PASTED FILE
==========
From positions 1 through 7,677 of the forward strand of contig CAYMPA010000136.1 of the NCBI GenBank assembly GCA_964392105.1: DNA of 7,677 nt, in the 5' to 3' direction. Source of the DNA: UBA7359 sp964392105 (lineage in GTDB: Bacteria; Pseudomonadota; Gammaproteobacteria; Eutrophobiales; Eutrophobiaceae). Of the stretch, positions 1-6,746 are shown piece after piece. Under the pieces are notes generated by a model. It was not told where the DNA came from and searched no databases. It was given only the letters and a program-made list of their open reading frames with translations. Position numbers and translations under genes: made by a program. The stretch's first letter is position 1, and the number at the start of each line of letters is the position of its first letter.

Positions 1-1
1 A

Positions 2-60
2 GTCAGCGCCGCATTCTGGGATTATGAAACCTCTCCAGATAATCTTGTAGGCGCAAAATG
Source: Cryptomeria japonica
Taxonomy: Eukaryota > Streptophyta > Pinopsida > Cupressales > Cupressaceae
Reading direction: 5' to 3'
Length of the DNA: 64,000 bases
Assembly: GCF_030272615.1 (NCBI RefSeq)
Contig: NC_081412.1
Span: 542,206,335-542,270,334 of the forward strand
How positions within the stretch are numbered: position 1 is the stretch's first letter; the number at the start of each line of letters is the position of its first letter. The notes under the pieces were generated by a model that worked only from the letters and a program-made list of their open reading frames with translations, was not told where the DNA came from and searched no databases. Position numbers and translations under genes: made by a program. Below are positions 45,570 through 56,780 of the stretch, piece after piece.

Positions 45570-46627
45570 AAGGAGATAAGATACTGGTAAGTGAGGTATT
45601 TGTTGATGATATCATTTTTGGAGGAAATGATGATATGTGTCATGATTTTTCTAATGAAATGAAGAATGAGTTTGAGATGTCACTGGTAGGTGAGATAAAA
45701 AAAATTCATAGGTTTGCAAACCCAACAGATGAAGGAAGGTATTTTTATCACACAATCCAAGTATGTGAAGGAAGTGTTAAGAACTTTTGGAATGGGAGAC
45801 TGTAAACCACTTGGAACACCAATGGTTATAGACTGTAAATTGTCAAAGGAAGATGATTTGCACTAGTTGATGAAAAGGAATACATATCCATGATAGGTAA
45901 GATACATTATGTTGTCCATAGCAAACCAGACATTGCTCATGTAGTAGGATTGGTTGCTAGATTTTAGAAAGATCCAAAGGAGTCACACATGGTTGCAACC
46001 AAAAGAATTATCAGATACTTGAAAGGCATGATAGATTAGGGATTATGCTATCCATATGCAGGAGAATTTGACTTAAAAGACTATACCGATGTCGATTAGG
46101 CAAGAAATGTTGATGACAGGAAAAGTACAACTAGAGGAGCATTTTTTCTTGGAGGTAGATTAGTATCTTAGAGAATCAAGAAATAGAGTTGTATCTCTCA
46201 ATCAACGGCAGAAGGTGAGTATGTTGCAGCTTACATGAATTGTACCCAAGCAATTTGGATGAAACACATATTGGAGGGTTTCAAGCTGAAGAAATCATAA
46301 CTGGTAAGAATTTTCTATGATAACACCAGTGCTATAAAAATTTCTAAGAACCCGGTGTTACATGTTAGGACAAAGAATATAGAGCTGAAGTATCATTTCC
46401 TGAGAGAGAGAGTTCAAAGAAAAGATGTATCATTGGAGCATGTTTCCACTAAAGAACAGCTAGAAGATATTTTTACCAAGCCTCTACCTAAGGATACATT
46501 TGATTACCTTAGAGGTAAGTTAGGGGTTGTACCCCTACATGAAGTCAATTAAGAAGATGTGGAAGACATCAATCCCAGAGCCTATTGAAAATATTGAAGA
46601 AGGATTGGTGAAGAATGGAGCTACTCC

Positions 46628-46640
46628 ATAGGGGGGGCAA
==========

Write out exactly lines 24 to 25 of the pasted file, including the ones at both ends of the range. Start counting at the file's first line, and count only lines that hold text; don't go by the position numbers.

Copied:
46401 TGAGAGAGAGAGTTCAAAGAAAAGATGTATCATTGGAGCATGTTTCCACTAAAGAACAGCTAGAAGATATTTTTACCAAGCCTCTACCTAAGGATACATT
46501 TGATTACCTTAGAGGTAAGTTAGGGGTTGTACCCCTACATGAAGTCAATTAAGAAGATGTGGAAGACATCAATCCCAGAGCCTATTGAAAATATTGAAGA